||Pitta steerii (Sharpe, 1876)
||Azure-breasted Pitta, Steere's Pitta
||del Hoyo, J., Collar, N.J., Christie, D.A., Elliott, A., Fishpool, L.D.C., Boesman, P. and Kirwan, G.M. 2016. HBW and BirdLife International Illustrated Checklist of the Birds of the World. Volume 2: Passerines. Lynx Edicions and BirdLife International, Barcelona, Spain and Cambridge, UK.
||18-19.5 cm. Brightly coloured, ground-dwelling passerine. Black head, white throat. Green upperparts except for shining azure-blue rump and wing-patch. Pale blue underparts, black patch on centre of belly merges into vivid scarlet lower belly and undertail-coverts. Greyish-flesh legs. Stout, dark bill. Juvenile duller, especially grey-washed underparts. Similar spp. Hooded Pitta P. sordida is smaller, duller, has black throat and green underparts. Voice Loud series of 4-5 explosive short whistles whep-whep-whep-whep repeated every few seconds. Hints Shy. Best located by call. Frequently calls after rain, usually from an elevated perch.
|Red List Category & Criteria:
||Butchart, S. & Symes, A.
||Benstead, P., Bird, J., Davidson, P., Lowen, J., Peet, N., Taylor, J.
This pitta qualifies as Vulnerable because it has a small, severely fragmented population, which is likely to be rapidly declining owing to the loss of its lowland forest habitat.
|Previously published Red List assessments:|
- 2012 – Vulnerable (VU)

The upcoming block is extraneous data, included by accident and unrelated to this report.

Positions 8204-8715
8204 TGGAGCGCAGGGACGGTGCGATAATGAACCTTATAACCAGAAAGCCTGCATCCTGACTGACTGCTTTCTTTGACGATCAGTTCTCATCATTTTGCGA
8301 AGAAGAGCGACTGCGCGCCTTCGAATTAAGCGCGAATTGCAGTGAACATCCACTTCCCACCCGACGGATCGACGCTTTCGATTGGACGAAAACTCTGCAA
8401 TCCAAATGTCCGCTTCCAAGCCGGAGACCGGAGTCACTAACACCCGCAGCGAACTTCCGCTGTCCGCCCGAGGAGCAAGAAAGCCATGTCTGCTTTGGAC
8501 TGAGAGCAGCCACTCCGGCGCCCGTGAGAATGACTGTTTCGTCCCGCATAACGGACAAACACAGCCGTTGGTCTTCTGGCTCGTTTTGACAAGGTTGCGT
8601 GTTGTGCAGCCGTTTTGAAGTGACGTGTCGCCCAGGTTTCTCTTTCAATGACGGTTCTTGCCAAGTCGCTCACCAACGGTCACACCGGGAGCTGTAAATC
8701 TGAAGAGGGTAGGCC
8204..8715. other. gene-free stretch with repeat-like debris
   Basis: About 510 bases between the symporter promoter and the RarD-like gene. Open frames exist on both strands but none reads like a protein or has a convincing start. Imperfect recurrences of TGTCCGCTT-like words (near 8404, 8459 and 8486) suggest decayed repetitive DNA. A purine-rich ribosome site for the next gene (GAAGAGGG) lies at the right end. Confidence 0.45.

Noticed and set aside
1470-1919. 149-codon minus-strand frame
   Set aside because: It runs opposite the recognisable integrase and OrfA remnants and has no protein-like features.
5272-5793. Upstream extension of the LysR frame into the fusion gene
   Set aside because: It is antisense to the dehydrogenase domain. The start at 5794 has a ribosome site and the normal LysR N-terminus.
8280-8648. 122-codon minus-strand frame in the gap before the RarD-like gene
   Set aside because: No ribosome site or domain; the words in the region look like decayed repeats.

- 2008 – Vulnerable (VU)
- 2004 – Vulnerable (VU)
- 2000 – Vulnerable (VU)
- 1996 – Vulnerable (VU)
- 1994 – Vulnerable (VU)
- 1988 – Threatened (T)
|Range Description:||Pitta steerii is endemic to the Philippines, where it is known from Samar, Leyte, Bohol and Mindanao (BirdLife International 2001). Historical evidence indicates it was always rather local and uncommon but since 1980 it is has been recorded at just three sites, Rajah Sikatuna National Park on Bohol, where it is locally common, Bislig, and a location on the Zamboanga peninsula on Mindanao. Its current status on Samar and Leyte, where it was last recorded in 1969 and 1964 respectively, is not known. |
|♦ Continuing decline in area of occupancy (AOO):||Unknown|
|♦ Extreme fluctuations in area of occupancy (AOO):||No||♦ Estimated extent of occurrence (EOO) - km2:||252000|
|♦ Continuing decline in extent of occurrence (EOO):||Unknown||♦ Extreme fluctuations in extent of occurrence (EOO):||No|
|♦ Number of Locations:||11-100||♦ Continuing decline in number of locations:||Unknown|
|♦ Extreme fluctuations in the number of locations:||No|
|♦ Upper elevation limit (metres):||750|
|Range Map:||Click here to open the map viewer and explore range.|
|Population:||The population size is preliminarily estimated to fall into the band 2,500-9,999 mature individuals. This equates to 3,750-14,999 individuals in total, rounded here to 3,500-15,000 individuals.|
Trend Justification: Forest clearance has been extensive within its range, beginning many decades ago. Its status on Samar and Leyte is unknown. Rajah Sikatuna National Park appears to be benefiting from effective management and logging has declined, but other known populations lie outside protected areas and forest clearance continues. Hence, overall the species is suspected to be declining rapidly.
|Current Population Trend:||Decreasing|
|♦ Number of mature individuals:||2500-9999||♦ Continuing decline of mature individuals:||Yes|
|♦ Extreme fluctuations:||No||♦ Population severely fragmented:||Yes|
|♦ No. of subpopulations:||2-100||♦ Continuing decline in subpopulations:||Unknown|
|♦ Extreme fluctuations in subpopulations:||No||♦ All individuals in one subpopulation:||No|
|♦ No. of individuals in largest subpopulation:||1-89|